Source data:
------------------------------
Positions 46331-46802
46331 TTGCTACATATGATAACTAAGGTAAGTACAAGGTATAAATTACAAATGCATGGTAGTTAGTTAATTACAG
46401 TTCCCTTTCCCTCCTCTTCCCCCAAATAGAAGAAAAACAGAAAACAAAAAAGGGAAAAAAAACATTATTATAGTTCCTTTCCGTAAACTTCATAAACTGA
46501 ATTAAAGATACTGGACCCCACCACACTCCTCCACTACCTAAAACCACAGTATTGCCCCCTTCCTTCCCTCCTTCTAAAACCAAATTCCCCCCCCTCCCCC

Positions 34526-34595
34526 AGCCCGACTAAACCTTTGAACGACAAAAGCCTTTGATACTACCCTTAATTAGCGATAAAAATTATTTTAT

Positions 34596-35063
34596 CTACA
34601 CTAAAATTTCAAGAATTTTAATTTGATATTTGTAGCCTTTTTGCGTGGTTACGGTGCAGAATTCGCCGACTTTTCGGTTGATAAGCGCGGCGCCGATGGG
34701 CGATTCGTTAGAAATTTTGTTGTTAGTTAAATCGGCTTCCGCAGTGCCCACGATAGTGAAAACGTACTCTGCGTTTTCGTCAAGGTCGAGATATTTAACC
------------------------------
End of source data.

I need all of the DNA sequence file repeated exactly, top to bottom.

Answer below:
Positions 46331-46802
46331 TTGCTACATATGATAACTAAGGTAAGTACAAGGTATAAATTACAAATGCATGGTAGTTAGTTAATTACAG
46401 TTCCCTTTCCCTCCTCTTCCCCCAAATAGAAGAAAAACAGAAAACAAAAAAGGGAAAAAAAACATTATTATAGTTCCTTTCCGTAAACTTCATAAACTGA
46501 ATTAAAGATACTGGACCCCACCACACTCCTCCACTACCTAAAACCACAGTATTGCCCCCTTCCTTCCCTCCTTCTAAAACCAAATTCCCCCCCCTCCCCC

Positions 34526-34595
34526 AGCCCGACTAAACCTTTGAACGACAAAAGCCTTTGATACTACCCTTAATTAGCGATAAAAATTATTTTAT

Positions 34596-35063
34596 CTACA
34601 CTAAAATTTCAAGAATTTTAATTTGATATTTGTAGCCTTTTTGCGTGGTTACGGTGCAGAATTCGCCGACTTTTCGGTTGATAAGCGCGGCGCCGATGGG
34701 CGATTCGTTAGAAATTTTGTTGTTAGTTAAATCGGCTTCCGCAGTGCCCACGATAGTGAAAACGTACTCTGCGTTTTCGTCAAGGTCGAGATATTTAACC